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Home / Tips and Tricks / How to take screenshots on your iPhone 12, 12 Pro, 12 Pro Max or 12 Mini in 6 different ways «iOS & iPhone :: Gadget Hacks

How to take screenshots on your iPhone 12, 12 Pro, 12 Pro Max or 12 Mini in 6 different ways «iOS & iPhone :: Gadget Hacks



If you’ve just got an iPhone 12, 12 Pro, 12 Pro Max, or 12 mini, and you’ve never owned an iPhone, some of the most basic tasks can be mind-boggling. Shutting down, force restarting, quitting apps, and even checking the percentage of battery power remaining sounds easy, but it’s not very intuitive for new iPhone owners. Another big question mark is screenshots, and there are several ways to take them.

Whichever option you use below to take a screenshot, the result is always the same: you will see a flash of light on the screen and the captured image will be reduced to a thumbnail in the lower left of the screen. This is true regardless of whether the screenshot is in portrait or landscape orientation. Taking multiple screenshots in quick succession will stack the thumbnails, but visually up to three, even though it could be any number above that.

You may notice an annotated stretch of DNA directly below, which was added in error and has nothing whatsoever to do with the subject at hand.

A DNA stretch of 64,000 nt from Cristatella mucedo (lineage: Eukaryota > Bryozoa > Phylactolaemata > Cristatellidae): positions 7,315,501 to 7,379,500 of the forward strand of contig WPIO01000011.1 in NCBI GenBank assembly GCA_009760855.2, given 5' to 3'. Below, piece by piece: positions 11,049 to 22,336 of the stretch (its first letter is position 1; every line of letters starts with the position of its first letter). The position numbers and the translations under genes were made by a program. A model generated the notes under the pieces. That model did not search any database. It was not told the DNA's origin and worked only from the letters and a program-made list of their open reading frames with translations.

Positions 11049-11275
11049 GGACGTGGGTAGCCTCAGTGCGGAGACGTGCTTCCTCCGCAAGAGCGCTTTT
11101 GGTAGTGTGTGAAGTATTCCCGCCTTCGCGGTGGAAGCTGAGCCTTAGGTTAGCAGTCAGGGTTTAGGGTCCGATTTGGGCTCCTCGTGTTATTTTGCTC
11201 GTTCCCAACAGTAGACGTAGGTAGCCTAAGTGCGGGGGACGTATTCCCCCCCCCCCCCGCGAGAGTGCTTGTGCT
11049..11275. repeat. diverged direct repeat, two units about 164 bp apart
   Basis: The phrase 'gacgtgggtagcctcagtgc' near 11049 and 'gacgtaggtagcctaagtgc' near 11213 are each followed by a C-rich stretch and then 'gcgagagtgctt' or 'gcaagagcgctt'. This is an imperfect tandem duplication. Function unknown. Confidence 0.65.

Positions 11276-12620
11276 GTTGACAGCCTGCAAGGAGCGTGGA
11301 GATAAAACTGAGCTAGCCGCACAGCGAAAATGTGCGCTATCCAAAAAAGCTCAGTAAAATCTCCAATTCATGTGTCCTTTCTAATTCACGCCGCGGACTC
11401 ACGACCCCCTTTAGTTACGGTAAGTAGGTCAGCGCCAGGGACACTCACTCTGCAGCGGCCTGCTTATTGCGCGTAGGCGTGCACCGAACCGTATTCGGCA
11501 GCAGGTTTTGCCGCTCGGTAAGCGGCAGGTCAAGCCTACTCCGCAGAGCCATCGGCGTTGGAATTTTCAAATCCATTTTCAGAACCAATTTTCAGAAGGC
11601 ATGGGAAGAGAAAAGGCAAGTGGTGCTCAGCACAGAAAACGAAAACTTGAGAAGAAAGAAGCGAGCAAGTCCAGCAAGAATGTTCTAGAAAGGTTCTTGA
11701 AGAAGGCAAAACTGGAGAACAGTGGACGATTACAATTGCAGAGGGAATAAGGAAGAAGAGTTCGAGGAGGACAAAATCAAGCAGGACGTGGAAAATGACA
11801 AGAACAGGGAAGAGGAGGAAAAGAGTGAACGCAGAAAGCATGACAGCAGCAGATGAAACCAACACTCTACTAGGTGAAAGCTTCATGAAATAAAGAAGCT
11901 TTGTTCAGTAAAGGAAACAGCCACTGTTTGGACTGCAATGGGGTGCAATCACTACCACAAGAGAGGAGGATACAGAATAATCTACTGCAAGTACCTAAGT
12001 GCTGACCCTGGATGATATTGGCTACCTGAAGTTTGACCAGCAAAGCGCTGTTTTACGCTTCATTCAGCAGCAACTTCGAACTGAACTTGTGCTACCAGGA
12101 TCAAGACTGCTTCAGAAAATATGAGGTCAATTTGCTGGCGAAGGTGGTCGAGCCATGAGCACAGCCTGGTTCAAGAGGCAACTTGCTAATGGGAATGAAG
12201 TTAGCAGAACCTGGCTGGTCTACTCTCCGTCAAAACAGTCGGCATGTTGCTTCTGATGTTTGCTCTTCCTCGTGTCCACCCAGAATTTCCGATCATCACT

Tapping on that thumbnail or group of thumbnails will open the screenshot editor, which includes plenty of tools for sharing images, adding annotations, cropping to different sizes, resizing parts of the images, and adding to shape. You can even unlock scrolling screenshots in the editor for capturing web pages.

Option 1
: use side + volume up

On each of the iPhone 12 variants, the default way to take a screenshot is to quickly press the Volume Up button on the left side of the device and the Side button on the right at the same time. It must be a quick press (or squeeze). Otherwise, you may activate the screen with the power off, Medical ID, and Emergency SOS switches.

Option 2: Use Siri

If you’re looking for a more hands-off approach, turn to Siri. Just say ‘Hey Siri, screenshot’ or ‘Hey Siri, take a screenshot’ and Siri will take one for you. You can also long press the side button on the right side of your iPhone to activate Siri and verbally command it. If you are using Type to Siri with the shortcut on the side, just type “screenshot” and press “done” on the keyboard.